Injured Capitol Police officers and Democratic lawmakers involved in the uprising on January 6, 2021, have the right to sue the former president.
In a current federal court dispute examining the boundaries of executive authority, the Justice Department said on Thursday that Capitol.
Although a president has a lot of legal leeways when speaking to the public about pressing issues, according to the department, “no aspect of a President’s official responsibilities involves inciting impending private violence.
Such behavior violates the President’s statutory and constitutional obligations by definition.
The Justice Department’s Civil Division attorneys filed the brief, unrelated to a separate criminal inquiry by a department special counsel into whether Trump can be charged criminally for attempting to overturn the outcome of the 2020 presidential election before the Capitol incident.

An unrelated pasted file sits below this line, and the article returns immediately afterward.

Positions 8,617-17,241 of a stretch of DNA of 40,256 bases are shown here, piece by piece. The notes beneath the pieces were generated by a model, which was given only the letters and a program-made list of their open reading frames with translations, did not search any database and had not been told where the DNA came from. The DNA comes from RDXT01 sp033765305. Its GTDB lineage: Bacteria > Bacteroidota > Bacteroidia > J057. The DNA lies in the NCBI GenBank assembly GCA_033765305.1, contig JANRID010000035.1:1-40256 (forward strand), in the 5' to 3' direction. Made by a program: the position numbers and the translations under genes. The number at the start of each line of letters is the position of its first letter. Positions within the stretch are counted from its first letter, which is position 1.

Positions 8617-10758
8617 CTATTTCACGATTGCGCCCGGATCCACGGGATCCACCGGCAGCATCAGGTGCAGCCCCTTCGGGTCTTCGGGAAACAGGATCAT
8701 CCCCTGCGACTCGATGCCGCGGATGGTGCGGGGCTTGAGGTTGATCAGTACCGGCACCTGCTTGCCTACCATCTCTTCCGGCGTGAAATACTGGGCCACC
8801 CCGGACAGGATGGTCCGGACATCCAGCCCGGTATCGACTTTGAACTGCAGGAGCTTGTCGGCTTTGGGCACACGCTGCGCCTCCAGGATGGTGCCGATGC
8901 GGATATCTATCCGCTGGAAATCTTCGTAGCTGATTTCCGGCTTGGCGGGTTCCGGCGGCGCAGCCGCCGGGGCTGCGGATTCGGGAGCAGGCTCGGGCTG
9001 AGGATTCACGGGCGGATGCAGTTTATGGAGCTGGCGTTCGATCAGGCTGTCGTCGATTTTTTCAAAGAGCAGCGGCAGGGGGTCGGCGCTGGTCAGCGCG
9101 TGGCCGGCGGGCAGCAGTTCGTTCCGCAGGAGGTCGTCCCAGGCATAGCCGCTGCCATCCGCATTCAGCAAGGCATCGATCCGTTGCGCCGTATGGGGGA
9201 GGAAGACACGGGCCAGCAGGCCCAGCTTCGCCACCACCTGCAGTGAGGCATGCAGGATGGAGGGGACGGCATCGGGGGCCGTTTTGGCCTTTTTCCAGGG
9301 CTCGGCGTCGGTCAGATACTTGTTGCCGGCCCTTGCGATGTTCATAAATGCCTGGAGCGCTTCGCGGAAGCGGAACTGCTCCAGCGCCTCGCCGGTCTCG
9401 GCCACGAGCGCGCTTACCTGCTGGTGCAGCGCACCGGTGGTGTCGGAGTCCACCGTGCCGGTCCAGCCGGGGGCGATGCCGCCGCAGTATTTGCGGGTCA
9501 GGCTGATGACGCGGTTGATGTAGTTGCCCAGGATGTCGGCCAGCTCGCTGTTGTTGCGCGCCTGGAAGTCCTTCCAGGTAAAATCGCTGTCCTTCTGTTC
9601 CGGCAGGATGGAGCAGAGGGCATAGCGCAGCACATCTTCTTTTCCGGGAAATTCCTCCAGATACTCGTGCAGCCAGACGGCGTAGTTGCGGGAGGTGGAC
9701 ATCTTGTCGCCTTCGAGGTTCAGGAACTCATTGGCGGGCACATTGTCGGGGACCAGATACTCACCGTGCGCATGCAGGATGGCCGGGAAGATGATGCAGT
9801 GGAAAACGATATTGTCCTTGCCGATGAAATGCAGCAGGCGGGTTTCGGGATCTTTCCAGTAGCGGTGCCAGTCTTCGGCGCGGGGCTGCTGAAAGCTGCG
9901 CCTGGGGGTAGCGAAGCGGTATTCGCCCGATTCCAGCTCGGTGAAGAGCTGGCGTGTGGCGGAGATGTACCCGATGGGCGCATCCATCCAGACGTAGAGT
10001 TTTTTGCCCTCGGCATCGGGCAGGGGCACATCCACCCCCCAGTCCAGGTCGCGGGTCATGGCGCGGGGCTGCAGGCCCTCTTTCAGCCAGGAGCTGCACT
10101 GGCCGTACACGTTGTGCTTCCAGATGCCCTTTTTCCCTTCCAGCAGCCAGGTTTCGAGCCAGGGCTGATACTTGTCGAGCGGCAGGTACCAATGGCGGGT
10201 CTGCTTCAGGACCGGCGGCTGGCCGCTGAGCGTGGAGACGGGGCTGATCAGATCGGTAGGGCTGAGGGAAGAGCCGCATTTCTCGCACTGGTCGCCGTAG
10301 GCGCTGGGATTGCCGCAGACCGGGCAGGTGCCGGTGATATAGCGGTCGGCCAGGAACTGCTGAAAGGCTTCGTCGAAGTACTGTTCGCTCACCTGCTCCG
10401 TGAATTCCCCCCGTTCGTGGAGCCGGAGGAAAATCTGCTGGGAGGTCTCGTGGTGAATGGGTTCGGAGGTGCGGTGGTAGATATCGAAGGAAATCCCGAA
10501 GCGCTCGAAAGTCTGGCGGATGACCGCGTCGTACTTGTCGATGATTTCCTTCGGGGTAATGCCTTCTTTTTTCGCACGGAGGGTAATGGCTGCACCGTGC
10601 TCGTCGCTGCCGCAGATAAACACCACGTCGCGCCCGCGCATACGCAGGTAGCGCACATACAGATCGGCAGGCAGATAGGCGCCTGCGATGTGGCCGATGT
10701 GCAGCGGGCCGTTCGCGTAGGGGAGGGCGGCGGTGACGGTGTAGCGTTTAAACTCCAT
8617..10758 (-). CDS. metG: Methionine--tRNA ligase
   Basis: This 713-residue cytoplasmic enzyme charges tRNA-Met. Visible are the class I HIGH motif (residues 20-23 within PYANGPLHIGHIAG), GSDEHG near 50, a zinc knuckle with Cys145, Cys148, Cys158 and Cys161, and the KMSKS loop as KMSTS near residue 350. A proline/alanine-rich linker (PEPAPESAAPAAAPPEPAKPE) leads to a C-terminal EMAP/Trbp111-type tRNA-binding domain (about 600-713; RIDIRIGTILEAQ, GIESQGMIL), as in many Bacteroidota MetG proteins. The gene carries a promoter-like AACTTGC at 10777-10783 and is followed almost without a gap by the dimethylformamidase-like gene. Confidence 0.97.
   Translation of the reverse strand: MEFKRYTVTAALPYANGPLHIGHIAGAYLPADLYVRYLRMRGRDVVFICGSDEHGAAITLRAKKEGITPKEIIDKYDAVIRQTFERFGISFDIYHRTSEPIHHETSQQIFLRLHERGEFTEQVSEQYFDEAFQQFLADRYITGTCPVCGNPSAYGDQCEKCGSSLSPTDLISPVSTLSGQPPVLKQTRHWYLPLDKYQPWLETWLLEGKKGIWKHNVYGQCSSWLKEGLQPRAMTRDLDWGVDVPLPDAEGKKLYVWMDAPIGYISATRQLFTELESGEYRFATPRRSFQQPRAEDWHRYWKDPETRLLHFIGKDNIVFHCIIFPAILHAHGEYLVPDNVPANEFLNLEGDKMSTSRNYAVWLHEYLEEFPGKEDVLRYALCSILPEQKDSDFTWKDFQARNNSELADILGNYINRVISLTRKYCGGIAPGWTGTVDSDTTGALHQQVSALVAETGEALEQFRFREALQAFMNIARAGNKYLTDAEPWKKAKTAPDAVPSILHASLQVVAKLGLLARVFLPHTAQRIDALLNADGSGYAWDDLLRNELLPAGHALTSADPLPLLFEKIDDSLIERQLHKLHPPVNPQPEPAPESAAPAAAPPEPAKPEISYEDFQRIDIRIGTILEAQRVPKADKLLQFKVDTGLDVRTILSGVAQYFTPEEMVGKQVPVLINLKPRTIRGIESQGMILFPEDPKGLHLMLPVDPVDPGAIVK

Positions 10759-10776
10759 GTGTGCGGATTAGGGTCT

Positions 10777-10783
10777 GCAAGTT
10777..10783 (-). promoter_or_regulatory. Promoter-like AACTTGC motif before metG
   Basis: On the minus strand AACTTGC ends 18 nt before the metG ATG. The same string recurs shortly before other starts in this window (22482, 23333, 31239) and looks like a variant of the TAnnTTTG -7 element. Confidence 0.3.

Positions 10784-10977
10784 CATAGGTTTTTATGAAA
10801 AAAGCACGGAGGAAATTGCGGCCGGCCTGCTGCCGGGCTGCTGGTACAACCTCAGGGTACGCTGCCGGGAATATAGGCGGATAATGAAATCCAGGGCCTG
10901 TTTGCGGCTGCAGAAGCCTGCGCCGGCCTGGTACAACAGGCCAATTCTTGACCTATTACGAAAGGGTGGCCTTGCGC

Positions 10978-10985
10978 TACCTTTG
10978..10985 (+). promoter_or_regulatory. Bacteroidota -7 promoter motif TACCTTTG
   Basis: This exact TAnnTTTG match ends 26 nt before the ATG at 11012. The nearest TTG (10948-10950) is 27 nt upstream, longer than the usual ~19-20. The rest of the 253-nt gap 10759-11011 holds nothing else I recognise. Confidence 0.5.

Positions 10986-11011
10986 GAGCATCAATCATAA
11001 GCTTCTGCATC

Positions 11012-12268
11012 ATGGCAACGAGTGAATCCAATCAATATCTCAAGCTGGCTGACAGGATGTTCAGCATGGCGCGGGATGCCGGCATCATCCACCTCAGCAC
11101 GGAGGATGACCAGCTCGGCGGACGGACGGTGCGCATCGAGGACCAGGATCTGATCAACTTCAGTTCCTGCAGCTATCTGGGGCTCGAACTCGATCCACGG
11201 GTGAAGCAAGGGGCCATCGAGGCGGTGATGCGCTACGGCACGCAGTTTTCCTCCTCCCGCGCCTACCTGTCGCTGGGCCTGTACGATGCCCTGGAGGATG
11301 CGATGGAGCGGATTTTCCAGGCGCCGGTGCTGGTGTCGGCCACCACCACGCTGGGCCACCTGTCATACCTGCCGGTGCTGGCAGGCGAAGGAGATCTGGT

The attorneys state they are not endorsing any theory of possible criminal responsibility for Trump or anybody else.
Last year, a federal judge in Washington rejected Trump’s attempts to have the conspiracy lawsuits brought by legislators and two Capitol police officers dismissed.
The judge’s decision stated that the former president’s statements “plausibly” caused the incident on January 6, 2021.
The U.S. In his decision, District Court Judge Amit Mehta stated that Trump’s remarks at a rally before the violent storming of the U.S., “Words of provocation not protected by the First Amendment,” were probably used in Congress.
The lawsuits claimed that Trump and others made “false and incendiary allegations of fraud and theft, and in direct response to the Defendant’s express calls for violence at the rally, a violent mob attacked the U.S.” Rep. Eric Swalwell, D-Calif., officers James Blassingame and Sidney Hemby, and later joined by other House Democrats, filed the lawsuits. Capitol.”